Celebrate LGBT History Month with an address by Pennsylvania Secretary of Health Rachel Levine, MD.
Among the nation's leading advocates for LGBTQ rights and health equity, Levine was recently elected President of the Association of State and Territorial Health Officials. A dynamic and passionate speaker, Secretary Levine will discuss the health disparities present in LGBTQ populations.
Learn about the etiology, standards of care, and opportunities to progress in this field of health care. She will describe the context of social stigma for individuals who identify as LGBTQ+, summarize the energizing research about associations between sexual orientation, etiology of gender identity, and transgender medicine, and identify barriers to seeking care and best practice guidelines.
Friday, October 25
Pitt Public Health
Public Health Auditorium (G23)
After Dr. Levine's talk, Tell Us Your LGBT History by sharing your history as an LGBTQ community member or ally.
Find out more at publichealth.pitt.edu/lgbt-health.
Dr. Levine's visit is one of the highlights of LGBT History Month observances at Pitt Public Health and complements our year-round educational and research programs in these areas.
Certificate in LGBT Health and Wellness
LGBT populations face unique and challenging health and wellness issues as well as disparities in health care delivery systems. This 15-credit graduate certificate program offers a public health perspective on social, cultural, and individual factors that influence the health and well-being of LGBT communities. Students develop the practical skills necessary to identify, analyze, and address these issues—including the design and evaluation of programs, interventions, epidemiological research, and policy analysis related to sexual orientation and gender identity. Core course work topics include historical development of LGBT health focus area, a systems overview of conditions of greater prevalence among LGBT populations, review of theories of personal and community based health interventions, cultural competency skill development related to LGBT health care delivery, and development of critical thinking skills.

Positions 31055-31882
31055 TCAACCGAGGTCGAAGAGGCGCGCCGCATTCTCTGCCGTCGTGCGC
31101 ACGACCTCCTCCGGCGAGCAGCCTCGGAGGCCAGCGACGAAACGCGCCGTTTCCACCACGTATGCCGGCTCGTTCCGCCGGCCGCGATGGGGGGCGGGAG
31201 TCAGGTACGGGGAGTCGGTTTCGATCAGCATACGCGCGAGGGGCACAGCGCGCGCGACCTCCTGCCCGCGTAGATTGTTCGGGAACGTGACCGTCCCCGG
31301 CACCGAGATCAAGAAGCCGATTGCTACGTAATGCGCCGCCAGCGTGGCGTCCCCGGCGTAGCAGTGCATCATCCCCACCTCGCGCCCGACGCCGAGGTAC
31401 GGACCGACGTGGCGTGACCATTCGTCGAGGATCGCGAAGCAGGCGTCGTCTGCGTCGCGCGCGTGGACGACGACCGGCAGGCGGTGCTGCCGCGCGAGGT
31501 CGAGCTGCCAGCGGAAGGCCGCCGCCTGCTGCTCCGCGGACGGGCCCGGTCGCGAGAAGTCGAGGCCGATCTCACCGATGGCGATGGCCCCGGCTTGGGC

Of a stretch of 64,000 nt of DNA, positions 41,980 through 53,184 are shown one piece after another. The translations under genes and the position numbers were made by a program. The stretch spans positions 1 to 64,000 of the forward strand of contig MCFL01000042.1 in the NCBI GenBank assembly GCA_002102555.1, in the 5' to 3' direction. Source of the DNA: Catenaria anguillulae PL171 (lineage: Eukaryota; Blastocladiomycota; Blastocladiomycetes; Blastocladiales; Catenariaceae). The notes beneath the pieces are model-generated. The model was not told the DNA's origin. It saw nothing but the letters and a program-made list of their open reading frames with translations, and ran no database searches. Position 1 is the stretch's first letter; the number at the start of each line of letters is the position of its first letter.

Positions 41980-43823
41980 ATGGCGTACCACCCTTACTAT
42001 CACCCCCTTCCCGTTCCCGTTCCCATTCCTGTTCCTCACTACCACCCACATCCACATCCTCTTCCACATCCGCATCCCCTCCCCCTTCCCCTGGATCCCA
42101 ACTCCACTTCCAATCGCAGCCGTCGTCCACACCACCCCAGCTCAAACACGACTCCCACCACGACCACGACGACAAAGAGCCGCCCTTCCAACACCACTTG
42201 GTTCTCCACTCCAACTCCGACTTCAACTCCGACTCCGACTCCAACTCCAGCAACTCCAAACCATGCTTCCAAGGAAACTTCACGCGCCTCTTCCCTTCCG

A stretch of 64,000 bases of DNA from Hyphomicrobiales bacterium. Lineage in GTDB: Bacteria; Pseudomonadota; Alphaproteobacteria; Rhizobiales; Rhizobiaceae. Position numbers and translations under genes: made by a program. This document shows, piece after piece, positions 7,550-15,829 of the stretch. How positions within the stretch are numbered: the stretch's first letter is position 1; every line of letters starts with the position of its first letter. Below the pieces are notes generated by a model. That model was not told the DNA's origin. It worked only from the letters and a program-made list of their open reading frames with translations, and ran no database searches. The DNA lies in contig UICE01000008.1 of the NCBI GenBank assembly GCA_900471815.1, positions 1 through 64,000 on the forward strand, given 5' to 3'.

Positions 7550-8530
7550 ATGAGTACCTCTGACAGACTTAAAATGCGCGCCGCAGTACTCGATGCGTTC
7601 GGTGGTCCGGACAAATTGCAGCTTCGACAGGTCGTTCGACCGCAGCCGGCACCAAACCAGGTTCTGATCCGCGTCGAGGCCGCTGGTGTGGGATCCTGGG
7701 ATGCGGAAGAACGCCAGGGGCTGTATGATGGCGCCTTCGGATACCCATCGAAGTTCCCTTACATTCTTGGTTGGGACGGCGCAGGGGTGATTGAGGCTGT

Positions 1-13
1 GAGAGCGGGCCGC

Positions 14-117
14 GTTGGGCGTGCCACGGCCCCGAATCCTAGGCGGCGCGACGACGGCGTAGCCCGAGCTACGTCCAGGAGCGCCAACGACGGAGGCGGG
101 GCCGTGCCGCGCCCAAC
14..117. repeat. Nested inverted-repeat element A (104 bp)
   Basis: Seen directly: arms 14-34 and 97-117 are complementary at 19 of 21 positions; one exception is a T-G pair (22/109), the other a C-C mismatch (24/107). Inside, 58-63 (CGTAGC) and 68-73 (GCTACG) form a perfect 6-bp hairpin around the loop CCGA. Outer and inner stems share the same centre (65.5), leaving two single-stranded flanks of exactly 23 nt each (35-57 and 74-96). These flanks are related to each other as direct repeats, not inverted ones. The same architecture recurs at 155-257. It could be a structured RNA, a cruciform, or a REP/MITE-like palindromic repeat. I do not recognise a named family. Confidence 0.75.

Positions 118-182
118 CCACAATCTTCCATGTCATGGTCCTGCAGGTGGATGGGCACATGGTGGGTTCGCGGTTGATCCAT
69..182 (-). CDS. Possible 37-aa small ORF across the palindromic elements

Center for LGBT Health Research
The health problems faced by sexual and gender minority members are often the same as those in the general population. However, in many cases sexual and gender minorities have a greater risk for health problems, such as breast cancer; HIV; hepatitis A, B, and C; and stress-related conditions. Additional research is needed on the health risks associated with lifestyle, prolonged hormone use, or transgender surgery, and on the effects of stigma and sanctions on physical health, mental health, and substance abuse problems.
Comprising researchers, students, and affiliates committed to advancing our knowledge, the Center for LGBT Health Research promotes collaborative work in these areas.
Find out more at pre.lgbthlthres.pitt.edu.